Consumer fuel choice will drive oil independence


Last week GE announced it is teaming up with PayPal to launch the Ecomagination-approved WattStation and WattStation Connect, a complete electric vehicle charging platform solution. Bigger than the announcement is the news that we are leveraging our electric grid system to accommodate an electric charging station that will help all-electric vehicles sell. There is no reason that, in the future, a parking meter won’t double as a charging station.

We are also starting to leverage the infrastructure of our natural gas.  As many who follow fuel costs know, the price of natural gas has dropped dramatically. Infrastructure for natural gas fueling stations has never really taken off as Floyd Norris of the New York Times wrote in June. However, vehicles like city buses and garbage trucks often have centralized refueling infrastructure so they are a good place to start.

Before the price of gas dropped this summer, the Heritage Foundation’s Nick Loris wrote aboutTen Actions Congress Can Take to Lower Gas Prices. Although gas prices are currently low, there is obviously no guarantee that they will not rise again.

So, Loris’s list includes the following:

  1. Lift offshore and onshore exploration and drilling bans.
  2. Approve Keystone XL.
  3. Require timely environmental review for oil and gas projects to commence on federal lands.
  4. Improve permitting process to drill – that take too long.
  5. Issue leases on time.
  6. Allow development of oil shale.
  7. Stop the land grab and arbitrarily classify federal land areas as “Wilderness” or “Wild Lands”
  8. Implement 50/50 revenue sharing for states for offshore drilling.  States now receive 50 percent of the revenues generated by onshore only
  9. Prohibit greenhouse gas and Tier 3 gas regulations.
  10. Repeal the renewable fuel standard.

Many people believe that this list will lift the shackles placed upon the oil industry to increase production and production efficiency. It would therefore keep the price of oil down, or controlled. It could lower our dependence on foreign oil.

On the other hand, environmentalists may look at this list as “environmental suicide,” taking us down a sure path of destruction of all our natural resources in the name of cheap oil.

Suffice it to say, this list tries to take away fuel choice, keeping us tied to our oil addiction. The question is, does this list actually help us achieve “transportation fuel independence”?  Are we better off investing in better and cheaper ways to discover oil, or ways to make oil compete for our fuel dollars?

After all we have alternative fuels that make fuel choice possible with flex-fuel technologies: An example today can be seen with the heavy truck-maker Peterbuilt. The company is already building about 33 percent of its new trucks equipped to run on natural gas (NG). This number could be increased to 100 percent by next year, leading to more than 160,000 new NG trucks by 2018.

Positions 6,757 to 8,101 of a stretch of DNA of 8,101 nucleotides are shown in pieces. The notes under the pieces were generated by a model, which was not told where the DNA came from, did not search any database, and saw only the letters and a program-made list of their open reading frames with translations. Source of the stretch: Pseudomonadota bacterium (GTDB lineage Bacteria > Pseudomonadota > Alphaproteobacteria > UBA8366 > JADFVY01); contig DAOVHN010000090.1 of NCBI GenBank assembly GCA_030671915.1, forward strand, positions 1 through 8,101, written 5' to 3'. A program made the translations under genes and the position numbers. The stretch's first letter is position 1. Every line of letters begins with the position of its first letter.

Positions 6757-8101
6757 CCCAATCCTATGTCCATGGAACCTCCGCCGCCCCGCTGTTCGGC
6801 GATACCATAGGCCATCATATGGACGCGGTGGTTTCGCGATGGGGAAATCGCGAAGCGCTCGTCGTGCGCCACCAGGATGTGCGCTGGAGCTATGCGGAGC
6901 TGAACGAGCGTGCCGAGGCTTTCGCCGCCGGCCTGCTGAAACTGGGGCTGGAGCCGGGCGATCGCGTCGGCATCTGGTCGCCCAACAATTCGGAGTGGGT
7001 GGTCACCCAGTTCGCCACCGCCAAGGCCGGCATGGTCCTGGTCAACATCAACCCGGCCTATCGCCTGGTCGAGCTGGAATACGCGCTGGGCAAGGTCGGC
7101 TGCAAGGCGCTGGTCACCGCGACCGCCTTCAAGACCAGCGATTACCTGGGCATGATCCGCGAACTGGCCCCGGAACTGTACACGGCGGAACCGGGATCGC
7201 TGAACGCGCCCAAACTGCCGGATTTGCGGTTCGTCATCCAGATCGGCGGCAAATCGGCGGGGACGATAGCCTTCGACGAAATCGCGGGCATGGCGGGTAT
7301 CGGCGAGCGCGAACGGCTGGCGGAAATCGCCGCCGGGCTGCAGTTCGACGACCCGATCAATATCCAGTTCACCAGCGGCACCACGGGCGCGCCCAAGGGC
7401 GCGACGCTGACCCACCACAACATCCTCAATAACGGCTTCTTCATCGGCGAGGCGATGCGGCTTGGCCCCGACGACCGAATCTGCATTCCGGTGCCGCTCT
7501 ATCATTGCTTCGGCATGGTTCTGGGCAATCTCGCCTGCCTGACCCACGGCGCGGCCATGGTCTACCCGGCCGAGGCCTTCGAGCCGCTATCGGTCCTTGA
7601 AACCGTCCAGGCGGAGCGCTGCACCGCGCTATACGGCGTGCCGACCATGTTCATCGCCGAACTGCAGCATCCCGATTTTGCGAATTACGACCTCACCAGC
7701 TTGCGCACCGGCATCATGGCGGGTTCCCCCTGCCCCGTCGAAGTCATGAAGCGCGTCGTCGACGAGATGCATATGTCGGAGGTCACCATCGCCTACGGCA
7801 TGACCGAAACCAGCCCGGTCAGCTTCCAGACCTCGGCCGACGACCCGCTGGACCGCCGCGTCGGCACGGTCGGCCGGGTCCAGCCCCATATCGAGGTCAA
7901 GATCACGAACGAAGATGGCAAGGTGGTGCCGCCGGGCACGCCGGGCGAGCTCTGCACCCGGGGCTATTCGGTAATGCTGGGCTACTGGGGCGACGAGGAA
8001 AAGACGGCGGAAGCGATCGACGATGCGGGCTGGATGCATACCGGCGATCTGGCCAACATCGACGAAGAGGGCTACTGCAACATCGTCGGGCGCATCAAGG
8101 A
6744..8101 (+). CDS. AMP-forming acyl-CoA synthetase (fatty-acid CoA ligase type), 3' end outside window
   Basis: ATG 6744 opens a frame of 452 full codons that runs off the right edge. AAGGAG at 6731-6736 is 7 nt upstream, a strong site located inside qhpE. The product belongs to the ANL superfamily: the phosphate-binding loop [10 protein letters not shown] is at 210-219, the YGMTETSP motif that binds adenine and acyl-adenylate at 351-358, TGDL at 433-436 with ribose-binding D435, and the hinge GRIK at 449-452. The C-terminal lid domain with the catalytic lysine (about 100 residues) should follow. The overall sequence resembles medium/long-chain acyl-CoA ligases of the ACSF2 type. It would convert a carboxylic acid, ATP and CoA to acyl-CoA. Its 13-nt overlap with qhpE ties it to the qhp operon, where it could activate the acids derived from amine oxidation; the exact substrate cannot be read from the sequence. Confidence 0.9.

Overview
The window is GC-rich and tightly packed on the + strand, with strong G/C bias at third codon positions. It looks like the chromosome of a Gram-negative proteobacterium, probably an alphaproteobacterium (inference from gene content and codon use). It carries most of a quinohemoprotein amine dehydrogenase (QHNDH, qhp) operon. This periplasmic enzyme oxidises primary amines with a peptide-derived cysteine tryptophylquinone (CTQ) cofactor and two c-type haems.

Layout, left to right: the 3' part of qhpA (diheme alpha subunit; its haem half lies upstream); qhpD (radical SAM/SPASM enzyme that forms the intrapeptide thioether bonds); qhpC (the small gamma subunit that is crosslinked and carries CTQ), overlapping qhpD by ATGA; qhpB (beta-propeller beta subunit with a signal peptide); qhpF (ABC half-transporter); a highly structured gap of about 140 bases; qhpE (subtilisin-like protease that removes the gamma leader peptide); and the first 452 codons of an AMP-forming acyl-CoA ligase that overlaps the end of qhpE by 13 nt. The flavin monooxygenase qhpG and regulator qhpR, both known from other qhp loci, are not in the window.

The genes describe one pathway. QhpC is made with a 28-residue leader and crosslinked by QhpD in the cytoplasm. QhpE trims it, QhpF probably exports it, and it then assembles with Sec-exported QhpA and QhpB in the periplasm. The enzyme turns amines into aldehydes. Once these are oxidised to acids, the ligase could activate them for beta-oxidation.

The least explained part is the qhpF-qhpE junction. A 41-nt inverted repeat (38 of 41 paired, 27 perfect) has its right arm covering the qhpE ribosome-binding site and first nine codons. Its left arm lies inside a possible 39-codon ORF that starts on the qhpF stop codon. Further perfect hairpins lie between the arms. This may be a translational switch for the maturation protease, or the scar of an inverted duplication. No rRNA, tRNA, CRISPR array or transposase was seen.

Imagine if we went to a filling station and matched at least the choices that Brazil provides its people. Imagine if your car had the flexibility to allow you to choose the fuel that was the cheapest at the time?

This is why we are dumb.  We have the technology, yet we have not built the last mile of the infrastructure. Heritage is saying it is not worth building out this last mile. In this case, unlike the Internet, the last mile is a plug in and a storage tank/filling hose to accommodate these fuel choices.

So, if we were to take our next dollar and invest it in the last mile of infrastructure and flex fuel vehicles, or in improving our efficiency and ability to tap more oil, what would you choose? The Heritage Foundation, a conservative group, is certainly for competition to create market efficiency.

The world production of oil exceeds 87 million barrels per day. There has been more oil drilling in the USA in the last four years than in any time since the original Dallas TV show was on the air.  All of the oil drilling in the USA and Canada will only result in another 3 percent to our global oil production, hardly enough to guarantee lower oil prices or oil independence. Oil independence will come from intense efforts on vehicle efficiency and fuel switching away from oil to natural gas, ethanol, electricity, and other alternative fuels. Saudi Oil’s competition is not more oil drilling it is fuel diversity driven by consumer demand.

Let’s stop the oil-to-oil comparisons and let fuel competition win the day. Let’s go the last mile.

Jigar Shah is CEO of Jigar Shah Consulting and a partner with Inerjys. Shah founded SunEdison in 2003 with a new business model, the solar power services agreement business (SPSA). SunEdison now has more solar energy systems and megawatts under management than any other company.


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